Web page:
Date of Conferral





Public Policy and Administration


Gregory Campbell


AbstractAntiterrorism Policy Implementation in Nigeria By COL.Wisdom M. Osagiede Ogbeowemwenkon Osemwende (Ret) United States Army United States Army Command and General Staff College, 2009 Combined Arms and Service School, 2003 United States Army Chemical Corp School Officer Advance Course, 2000 John F. Kennedy Special Warfare Center & School – CA, 1999 John F. Kennedy Special Warfare Center & School – PSYOP, 1997 MA, Southern University and A&M College, 1991 United States Army R.O.T.C. 1991 BS, Southern University and A&M College, 1990

Dissertation Submitted in Partial Fulfillmentof the Requirements for the Degree of Doctor of Philosophy Public Policy and Administration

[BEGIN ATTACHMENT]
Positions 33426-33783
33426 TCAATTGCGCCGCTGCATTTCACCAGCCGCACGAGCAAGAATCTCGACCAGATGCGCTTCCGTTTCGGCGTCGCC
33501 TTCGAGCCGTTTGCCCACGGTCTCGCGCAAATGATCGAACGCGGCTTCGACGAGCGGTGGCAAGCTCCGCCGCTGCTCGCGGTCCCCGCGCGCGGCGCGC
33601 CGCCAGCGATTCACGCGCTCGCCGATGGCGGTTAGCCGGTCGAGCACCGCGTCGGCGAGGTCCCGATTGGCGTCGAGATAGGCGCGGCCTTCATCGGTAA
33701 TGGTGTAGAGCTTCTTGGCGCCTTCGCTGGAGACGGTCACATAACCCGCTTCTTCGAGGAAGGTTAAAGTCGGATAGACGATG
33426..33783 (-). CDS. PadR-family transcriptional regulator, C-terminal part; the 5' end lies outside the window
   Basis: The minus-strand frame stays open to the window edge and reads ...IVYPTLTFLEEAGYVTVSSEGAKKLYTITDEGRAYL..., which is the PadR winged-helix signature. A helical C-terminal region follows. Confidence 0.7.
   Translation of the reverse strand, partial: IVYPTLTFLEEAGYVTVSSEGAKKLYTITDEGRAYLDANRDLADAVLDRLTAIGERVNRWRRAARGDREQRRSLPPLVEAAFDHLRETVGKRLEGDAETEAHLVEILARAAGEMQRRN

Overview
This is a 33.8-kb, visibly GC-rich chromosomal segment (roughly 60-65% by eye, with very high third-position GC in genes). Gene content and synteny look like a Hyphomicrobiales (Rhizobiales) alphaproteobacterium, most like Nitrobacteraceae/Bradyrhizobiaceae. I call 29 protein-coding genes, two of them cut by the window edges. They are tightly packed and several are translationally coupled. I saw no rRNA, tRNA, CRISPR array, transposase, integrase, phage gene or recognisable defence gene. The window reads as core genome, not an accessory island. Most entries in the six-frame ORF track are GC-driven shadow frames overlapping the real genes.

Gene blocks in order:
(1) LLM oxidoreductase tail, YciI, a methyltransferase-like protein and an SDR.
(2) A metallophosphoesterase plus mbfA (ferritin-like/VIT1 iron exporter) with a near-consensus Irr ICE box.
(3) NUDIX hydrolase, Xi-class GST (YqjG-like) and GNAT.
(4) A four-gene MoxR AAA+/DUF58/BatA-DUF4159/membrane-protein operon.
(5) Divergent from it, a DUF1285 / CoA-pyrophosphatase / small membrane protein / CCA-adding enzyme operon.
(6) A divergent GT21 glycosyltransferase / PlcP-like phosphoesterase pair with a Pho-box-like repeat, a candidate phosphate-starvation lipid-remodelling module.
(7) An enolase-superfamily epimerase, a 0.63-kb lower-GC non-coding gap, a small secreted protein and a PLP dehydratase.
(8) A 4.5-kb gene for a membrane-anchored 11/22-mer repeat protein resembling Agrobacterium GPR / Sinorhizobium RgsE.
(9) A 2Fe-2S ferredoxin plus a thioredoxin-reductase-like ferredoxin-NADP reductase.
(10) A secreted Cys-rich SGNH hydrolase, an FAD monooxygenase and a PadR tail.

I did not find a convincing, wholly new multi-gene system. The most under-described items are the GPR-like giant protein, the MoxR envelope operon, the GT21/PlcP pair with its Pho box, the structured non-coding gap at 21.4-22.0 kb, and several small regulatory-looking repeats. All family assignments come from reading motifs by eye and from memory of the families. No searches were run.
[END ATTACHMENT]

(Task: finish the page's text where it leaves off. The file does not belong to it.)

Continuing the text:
Walden University January 2023 Abstract In 2015, the Boko Haram formally aligned with the jihadists within the Islamic State of Iraq, further increasing its financial and strategic resources. Currently, the Nigerian government remains ill-equipped to address the constant and increasing issues of food restrictions, disease, and poverty facilitated by the presence of the Boko Haram in Nigeria. The purpose of this qualitative case study was to develop a better understanding of how Nigerian government officials implemented policies and strategies of the Terrorism Prevention Act (TPA) to address terrorist groups, such as Boko Haram, under the new jihadist philosophy. The theoretical framework that underpinned this study was strain theory, which indicates that stress (i.e., strain) and failure can facilitate participation in crime. Two research questions were developed to determine how Nigerian government officials perceived implementation of terrorism policies impacted terrorist groups and affected national safety. The study results suggested that policies, such as the TPA, were not effective in combating Boko Haram and that Boko Haram activities would continue to affect the safety of Nigerians. As such, more effective policies for combating terrorism should be developed.